- Collide, a marketing agency with strong ties to the music industry, brings together prominent consumer brands and independent artists at South by Southwest each year.
- Collide president Alan Miller spoke to Business Insider about hosting more than 100 bands at this year’s SXSW, and elaborated on his company’s goal to “weave brands into the cultural fabric in meaningful ways.”
With a compelling niche in the music industry, Collide is a marketing agency that each year brings together prominent consumer brands and independent artists to a list of venues at South by Southwest.
At this year’s SXSW, Collide is hosting more than 100 bands and artists — including acts like rapper Action Bronson and rock bands Cut Copy and Japandroids — at locations sponsored by brands like StubHub, Showtime, M&Ms, and Doc Martens.
Collide president Alan Miller spoke with Business Insider last month about his company’s increased presence at SXSW, his recent move into vinyl production as a marketing strategy, and his agency’s stated goal to “weave brands into the cultural fabric in meaningful ways.”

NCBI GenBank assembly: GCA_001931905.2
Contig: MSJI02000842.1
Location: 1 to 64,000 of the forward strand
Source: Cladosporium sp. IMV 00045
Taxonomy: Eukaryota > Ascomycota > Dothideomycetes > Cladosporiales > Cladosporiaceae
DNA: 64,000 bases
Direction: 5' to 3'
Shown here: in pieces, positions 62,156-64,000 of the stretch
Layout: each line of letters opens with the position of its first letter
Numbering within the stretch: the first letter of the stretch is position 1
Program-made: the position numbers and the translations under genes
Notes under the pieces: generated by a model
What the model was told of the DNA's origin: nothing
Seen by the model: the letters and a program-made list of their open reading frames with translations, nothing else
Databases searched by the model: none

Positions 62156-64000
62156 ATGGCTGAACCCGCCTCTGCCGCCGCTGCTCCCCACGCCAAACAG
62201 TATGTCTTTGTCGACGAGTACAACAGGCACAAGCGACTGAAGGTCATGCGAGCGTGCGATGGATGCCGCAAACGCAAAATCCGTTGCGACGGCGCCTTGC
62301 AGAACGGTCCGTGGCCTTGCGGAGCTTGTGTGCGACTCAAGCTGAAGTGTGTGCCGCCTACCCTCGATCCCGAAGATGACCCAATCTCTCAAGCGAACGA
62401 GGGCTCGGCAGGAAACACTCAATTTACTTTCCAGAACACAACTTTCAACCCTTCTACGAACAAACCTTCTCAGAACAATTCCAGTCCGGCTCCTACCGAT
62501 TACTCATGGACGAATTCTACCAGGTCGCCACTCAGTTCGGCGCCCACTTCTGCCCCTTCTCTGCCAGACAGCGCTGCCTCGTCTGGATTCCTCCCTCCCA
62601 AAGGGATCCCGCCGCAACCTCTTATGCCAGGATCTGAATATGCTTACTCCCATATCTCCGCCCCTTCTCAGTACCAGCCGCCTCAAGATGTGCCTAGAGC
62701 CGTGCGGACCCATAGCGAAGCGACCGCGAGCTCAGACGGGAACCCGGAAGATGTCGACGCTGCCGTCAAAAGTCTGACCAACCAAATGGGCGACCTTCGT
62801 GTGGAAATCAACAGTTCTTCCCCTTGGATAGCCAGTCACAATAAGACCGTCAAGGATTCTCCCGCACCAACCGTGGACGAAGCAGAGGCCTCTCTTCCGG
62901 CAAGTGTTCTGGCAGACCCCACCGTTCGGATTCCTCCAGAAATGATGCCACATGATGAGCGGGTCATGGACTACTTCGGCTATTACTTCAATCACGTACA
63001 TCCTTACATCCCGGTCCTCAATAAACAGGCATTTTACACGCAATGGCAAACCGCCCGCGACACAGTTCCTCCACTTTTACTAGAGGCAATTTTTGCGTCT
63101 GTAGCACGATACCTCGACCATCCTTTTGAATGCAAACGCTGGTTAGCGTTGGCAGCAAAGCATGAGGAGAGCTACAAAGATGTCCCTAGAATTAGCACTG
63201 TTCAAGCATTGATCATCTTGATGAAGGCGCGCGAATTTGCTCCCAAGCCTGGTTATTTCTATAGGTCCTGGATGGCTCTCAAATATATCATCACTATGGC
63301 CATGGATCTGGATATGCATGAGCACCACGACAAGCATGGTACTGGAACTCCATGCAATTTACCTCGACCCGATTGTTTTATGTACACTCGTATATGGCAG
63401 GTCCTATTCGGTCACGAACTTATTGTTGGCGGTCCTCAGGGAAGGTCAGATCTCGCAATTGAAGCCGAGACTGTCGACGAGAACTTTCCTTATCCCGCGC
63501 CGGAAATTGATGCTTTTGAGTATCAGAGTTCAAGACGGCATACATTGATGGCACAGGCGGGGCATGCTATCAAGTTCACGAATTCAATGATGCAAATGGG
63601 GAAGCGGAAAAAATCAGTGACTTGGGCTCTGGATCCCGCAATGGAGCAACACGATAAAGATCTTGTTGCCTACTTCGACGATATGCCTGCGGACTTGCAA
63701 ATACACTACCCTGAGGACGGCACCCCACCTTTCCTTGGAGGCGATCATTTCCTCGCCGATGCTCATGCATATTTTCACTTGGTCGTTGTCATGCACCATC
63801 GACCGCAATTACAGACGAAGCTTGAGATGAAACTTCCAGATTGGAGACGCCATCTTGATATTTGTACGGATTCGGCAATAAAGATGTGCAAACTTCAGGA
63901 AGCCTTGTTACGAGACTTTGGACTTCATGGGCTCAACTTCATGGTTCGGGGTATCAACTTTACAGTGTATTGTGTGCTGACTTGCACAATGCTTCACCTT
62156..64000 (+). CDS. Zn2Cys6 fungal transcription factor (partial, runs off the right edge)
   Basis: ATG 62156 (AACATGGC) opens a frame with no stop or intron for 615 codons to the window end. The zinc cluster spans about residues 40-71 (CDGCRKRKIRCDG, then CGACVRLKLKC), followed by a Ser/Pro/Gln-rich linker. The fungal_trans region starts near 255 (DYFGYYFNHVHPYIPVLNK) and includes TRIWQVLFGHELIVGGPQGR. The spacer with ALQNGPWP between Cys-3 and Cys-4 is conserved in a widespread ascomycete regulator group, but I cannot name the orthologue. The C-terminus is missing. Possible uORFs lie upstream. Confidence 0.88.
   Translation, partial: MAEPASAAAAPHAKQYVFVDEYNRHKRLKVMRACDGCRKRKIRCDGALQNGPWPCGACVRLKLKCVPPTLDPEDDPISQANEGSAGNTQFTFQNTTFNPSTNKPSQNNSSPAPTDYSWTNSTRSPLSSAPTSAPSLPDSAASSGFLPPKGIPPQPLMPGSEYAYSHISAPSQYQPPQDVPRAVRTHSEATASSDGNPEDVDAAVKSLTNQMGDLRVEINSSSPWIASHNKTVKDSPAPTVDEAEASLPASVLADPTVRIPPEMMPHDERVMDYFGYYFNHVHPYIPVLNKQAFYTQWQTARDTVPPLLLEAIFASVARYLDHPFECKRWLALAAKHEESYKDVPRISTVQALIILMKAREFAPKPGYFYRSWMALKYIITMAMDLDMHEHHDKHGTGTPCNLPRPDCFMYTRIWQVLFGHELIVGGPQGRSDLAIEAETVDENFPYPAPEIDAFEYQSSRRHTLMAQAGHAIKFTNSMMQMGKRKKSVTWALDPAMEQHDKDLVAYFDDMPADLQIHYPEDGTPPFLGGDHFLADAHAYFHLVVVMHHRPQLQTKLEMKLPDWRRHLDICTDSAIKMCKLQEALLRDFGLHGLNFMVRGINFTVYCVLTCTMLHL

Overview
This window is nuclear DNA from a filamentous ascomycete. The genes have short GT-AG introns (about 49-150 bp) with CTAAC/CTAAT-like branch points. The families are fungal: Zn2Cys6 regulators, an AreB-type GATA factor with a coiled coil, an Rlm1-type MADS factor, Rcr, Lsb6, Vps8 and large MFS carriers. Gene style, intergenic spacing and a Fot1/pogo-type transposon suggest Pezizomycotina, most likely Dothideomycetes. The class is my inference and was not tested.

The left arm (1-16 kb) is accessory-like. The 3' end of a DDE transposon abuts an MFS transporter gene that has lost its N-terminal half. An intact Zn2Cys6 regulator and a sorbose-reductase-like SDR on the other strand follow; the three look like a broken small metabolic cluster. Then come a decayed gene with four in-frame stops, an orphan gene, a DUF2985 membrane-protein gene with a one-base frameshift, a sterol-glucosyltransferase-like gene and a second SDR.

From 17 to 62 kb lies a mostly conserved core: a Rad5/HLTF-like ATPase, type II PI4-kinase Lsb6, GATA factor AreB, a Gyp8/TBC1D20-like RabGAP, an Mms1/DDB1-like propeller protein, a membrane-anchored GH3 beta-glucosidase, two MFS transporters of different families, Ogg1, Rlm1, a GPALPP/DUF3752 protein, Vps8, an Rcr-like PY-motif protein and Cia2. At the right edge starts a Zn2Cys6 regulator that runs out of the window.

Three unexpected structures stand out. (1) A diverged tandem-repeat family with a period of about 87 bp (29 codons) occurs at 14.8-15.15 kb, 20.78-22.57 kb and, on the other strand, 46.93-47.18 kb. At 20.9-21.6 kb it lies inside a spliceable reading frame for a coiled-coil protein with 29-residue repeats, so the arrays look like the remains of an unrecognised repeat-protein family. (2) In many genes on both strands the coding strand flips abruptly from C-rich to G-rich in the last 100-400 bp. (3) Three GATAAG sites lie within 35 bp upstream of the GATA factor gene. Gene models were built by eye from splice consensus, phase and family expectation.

John Lynch: Could you give a quick introduction to what Collide is all about?
Alan Miller: The short-form of Collide is that we’re a North American boutique agency, and our goal is to weave brands into the cultural fabric in meaningful ways. So what that really means is we work with brands and companies to build and execute marketing-cultural strategies, based in actual demographics and interests of people, rather than a traditional way, which is based on what kinds of media people consume. It’s a unique way of building campaigns from the inside out, and creating a great vertical and a really strong basis for brands to integrate into markets.
Lynch: How would you describe the niche you’ve filled in the music industry specifically?